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Circ Res. 2004 Mar 19;94(5):678-85. Epub 2004 Jan 22.

Marrow-derived stromal cells express genes encoding a broad spectrum of arteriogenic cytokines and promote in vitro and in vivo arteriogenesis through paracrine mechanisms.

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Cardiovascular Research Institute, Washington Hospital Center, Washington, DC 20010, USA.

Erratum in

  • Circ Res. 2005 Aug 5;97(3):e51.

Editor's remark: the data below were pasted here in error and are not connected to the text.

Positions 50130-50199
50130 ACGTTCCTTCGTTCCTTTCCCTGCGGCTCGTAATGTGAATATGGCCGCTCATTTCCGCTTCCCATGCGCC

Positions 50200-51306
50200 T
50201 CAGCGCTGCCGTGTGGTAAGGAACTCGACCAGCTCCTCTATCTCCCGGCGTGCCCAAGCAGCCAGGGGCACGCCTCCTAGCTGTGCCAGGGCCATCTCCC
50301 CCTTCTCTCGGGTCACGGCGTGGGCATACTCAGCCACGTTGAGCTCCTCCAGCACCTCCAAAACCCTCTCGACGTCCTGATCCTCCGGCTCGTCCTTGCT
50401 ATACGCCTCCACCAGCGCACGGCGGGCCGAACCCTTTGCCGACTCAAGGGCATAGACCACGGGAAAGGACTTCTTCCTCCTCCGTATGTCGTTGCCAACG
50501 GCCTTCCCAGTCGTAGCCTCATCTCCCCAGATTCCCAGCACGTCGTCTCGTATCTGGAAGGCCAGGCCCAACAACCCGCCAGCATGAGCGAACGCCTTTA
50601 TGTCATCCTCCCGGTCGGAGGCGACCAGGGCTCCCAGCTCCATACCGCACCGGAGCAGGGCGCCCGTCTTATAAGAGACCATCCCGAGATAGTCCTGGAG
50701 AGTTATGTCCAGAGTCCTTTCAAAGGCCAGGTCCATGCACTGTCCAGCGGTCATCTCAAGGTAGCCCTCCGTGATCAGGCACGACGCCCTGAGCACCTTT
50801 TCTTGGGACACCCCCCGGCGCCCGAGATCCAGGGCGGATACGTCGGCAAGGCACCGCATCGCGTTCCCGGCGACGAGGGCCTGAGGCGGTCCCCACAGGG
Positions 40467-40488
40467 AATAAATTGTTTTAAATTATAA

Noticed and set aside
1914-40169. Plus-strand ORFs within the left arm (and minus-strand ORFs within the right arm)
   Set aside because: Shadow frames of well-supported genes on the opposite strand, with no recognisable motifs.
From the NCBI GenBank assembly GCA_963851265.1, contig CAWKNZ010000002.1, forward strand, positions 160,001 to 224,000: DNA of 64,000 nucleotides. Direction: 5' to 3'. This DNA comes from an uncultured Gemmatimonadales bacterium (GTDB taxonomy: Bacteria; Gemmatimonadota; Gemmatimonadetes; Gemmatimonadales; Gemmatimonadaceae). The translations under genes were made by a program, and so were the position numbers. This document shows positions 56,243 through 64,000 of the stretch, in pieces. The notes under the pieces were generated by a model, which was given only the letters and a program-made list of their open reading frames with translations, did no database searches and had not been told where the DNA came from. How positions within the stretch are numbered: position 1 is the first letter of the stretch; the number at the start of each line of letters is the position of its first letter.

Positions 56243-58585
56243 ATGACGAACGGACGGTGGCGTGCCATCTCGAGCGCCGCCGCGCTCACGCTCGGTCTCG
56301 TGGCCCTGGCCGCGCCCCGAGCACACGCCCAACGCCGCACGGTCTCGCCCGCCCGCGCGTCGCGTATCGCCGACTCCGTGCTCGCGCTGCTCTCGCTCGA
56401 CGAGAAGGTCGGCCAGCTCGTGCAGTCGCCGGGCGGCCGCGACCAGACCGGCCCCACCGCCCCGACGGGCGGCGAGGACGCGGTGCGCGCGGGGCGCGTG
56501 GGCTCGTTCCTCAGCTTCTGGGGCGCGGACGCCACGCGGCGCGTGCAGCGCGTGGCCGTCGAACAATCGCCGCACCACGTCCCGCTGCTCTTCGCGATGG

We recently demonstrated that marrow stromal cells (MSCs) augment collateral remodeling through release of several cytokines such as VEGF and bFGF rather than via cell incorporation into new or remodeling vessels. The present study was designed to characterize the full spectrum of cytokine genes expressed by MSCs and to further examine the role of paracrine mechanisms that underpin their therapeutic potential. Normal human MSCs were cultured under normoxic or hypoxic conditions for 72 hours. The gene expression profile of the cells was determined using Affymetrix GeneChips representing 12 000 genes. A wide array of arteriogenic cytokine genes were expressed at baseline, and several were induced >1.5-fold by hypoxic stress. The gene array data were confirmed using ELISA assays and immunoblotting of the MSC conditioned media (MSC(CM)). MSC(CM) promoted in vitro proliferation and migration of endothelial cells in a dose-dependent manner; anti-VEGF and anti-FGF antibodies only partially attenuated these effects. Similarly, MSC(CM) promoted smooth muscle cell proliferation and migration in a dose-dependent manner. Using a murine hindlimb ischemia model, murine MSC(CM) enhanced collateral flow recovery and remodeling, improved limb function, reduced the incidence of autoamputation, and attenuated muscle atrophy compared with control media. These data indicate that paracrine signaling is an important mediator of bone marrow cell therapy in tissue ischemia, and that cell incorporation into vessels is not a prerequisite for their effects.

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